“How can you explain the fact that grown men and women are unwilling to budge up till now, and still some of them are still unwilling to budge, by taking an absolute position: my way or no way. That`s not governing. That`s no way to govern. You can`t govern that way,” Biden said during an interview with CBS News’ Scott Pelley.
“I predict to you that a lot of those new members who came here with ‘my way or the highway,’ they`ll either be on the highway or they`ll learn that they have to have compromise,” Biden added at the time.
One year later, in May 2012, Biden said it was a “great honor” to negotiate the debt ceiling with Republicans.
“I have had the great honor of spending hours and hours and hours, as you’ve covered my negotiating the debt limit and other things, with the leaders of the Republican Party,” Biden said during an appearance on NBC’s “Meet the Press.”
Earlier this week, Democrat Sen. Dick Durbin of Illinois told CNN’s “State of the Union” anchor Dana Bash that Biden should “absolutely not” negotiate with Republicans about raising the debt ceiling.
“Those who are posing for holy pictures as budget balancers… should note one important fact: almost 25 percent of all of the national debt accumulated over the history of the United States… was accumulated during the four years of Donald Trump,” Durbin said.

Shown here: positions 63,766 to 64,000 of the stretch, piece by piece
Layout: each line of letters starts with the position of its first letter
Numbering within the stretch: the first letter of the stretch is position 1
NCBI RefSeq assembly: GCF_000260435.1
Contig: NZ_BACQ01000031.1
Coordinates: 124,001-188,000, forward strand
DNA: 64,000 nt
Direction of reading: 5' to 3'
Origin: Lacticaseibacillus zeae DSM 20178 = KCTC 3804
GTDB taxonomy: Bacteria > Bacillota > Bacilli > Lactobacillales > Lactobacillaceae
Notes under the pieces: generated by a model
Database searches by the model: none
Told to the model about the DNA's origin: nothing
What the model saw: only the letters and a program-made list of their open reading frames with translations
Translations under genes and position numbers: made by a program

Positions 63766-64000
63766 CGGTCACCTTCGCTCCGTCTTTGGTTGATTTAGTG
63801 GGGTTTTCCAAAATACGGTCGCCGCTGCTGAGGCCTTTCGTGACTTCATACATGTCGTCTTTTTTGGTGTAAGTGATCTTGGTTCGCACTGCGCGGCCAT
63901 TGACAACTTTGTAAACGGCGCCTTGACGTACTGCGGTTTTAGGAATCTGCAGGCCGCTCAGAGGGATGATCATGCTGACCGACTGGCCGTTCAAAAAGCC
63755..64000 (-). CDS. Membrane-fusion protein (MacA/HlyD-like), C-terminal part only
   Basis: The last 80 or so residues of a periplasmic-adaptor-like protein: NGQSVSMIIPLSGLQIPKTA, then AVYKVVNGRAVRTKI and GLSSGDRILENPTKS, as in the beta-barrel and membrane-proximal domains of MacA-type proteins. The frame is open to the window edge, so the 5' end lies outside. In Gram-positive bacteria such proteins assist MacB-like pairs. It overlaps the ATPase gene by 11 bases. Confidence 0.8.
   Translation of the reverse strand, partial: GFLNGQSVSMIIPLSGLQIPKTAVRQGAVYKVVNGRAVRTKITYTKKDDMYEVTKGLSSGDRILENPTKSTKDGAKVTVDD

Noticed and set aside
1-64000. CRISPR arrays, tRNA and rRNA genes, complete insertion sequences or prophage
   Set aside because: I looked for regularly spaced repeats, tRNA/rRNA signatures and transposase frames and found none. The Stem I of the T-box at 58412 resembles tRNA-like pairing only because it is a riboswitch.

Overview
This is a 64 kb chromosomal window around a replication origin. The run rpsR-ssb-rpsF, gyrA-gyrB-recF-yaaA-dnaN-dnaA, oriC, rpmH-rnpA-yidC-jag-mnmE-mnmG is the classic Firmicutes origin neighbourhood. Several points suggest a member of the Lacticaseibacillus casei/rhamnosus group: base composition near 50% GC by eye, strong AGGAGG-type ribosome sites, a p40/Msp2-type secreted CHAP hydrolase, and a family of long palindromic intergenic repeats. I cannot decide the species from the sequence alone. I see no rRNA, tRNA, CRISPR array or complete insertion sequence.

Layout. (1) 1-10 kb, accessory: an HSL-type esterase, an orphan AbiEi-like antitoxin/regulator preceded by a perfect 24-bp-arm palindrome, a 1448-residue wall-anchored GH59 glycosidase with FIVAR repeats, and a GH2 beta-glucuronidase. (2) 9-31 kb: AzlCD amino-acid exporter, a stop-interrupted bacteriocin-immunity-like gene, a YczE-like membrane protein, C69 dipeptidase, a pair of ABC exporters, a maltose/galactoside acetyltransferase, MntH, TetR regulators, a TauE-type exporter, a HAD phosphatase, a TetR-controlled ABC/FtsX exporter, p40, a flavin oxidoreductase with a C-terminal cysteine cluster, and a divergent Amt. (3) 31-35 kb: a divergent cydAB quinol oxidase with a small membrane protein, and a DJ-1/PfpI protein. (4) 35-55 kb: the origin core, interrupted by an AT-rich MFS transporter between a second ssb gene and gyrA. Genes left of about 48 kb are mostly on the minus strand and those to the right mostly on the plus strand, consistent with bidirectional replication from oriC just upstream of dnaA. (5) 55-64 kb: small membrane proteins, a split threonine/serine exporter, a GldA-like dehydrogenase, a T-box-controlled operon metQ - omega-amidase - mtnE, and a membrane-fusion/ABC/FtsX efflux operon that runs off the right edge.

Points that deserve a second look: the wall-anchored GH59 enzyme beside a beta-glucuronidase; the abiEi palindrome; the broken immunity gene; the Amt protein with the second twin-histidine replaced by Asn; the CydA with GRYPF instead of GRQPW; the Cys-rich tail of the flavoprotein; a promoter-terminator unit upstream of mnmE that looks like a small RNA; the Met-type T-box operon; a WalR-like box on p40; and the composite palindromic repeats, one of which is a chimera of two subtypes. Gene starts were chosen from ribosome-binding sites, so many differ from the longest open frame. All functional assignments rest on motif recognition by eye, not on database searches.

In contrast, moderate Democrat Sen. Joe Manchin of West Virginia said during a Sunday appearance on CNN that it’s a “mistake” for Biden not to negotiate with Republicans about raising the debt limit.
“This is a democracy that we have,” he said. “We have a two-party system. And we should be able to talk and find out where our differences are. And if they are irreconcilable, then you have to move on from there and let the people make their decisions.”
Dozens of House Democrats have proposed legislation that would eliminate the debt ceiling, which would allow the government to borrow without any limit set by Congress.
The federal government hit the $31.381 trillion debt ceiling last week, and House Republicans are pushing for commitments to cut back on the record growth in federal spending before agreeing to allow more borrowing. But Democrats accuse Republicans of setting up the possibility of prohibiting a debt ceiling hike, which would make the government unable to fund all of its current obligations.
Democrats say a better idea is to eliminate all limits on federal borrowing and allow the government to borrow whatever it needs.
House Speaker Kevin McCarthy said Friday that he will meet with President Biden to discuss increasing the debt ceiling.
“President Biden: I accept your invitation to sit down and discuss a responsible debt ceiling increase to address irresponsible government spending,” the newly elected speaker tweeted Friday afternoon. “I look forward to our meeting.”
Biden had said earlier on Friday that he and McCarthy would meet to discuss increasing the debt limit.
“We’re going to have a little discussion on that,” Biden said of McCarthy, Politico first reported. “If we don’t meet our national debt and renege for the first time, we have a calamity that exceeds anything that’s ever happened financially in the United States.”
Fox News’ Peter Kasperowicz and Brie Stimson contributed to this article.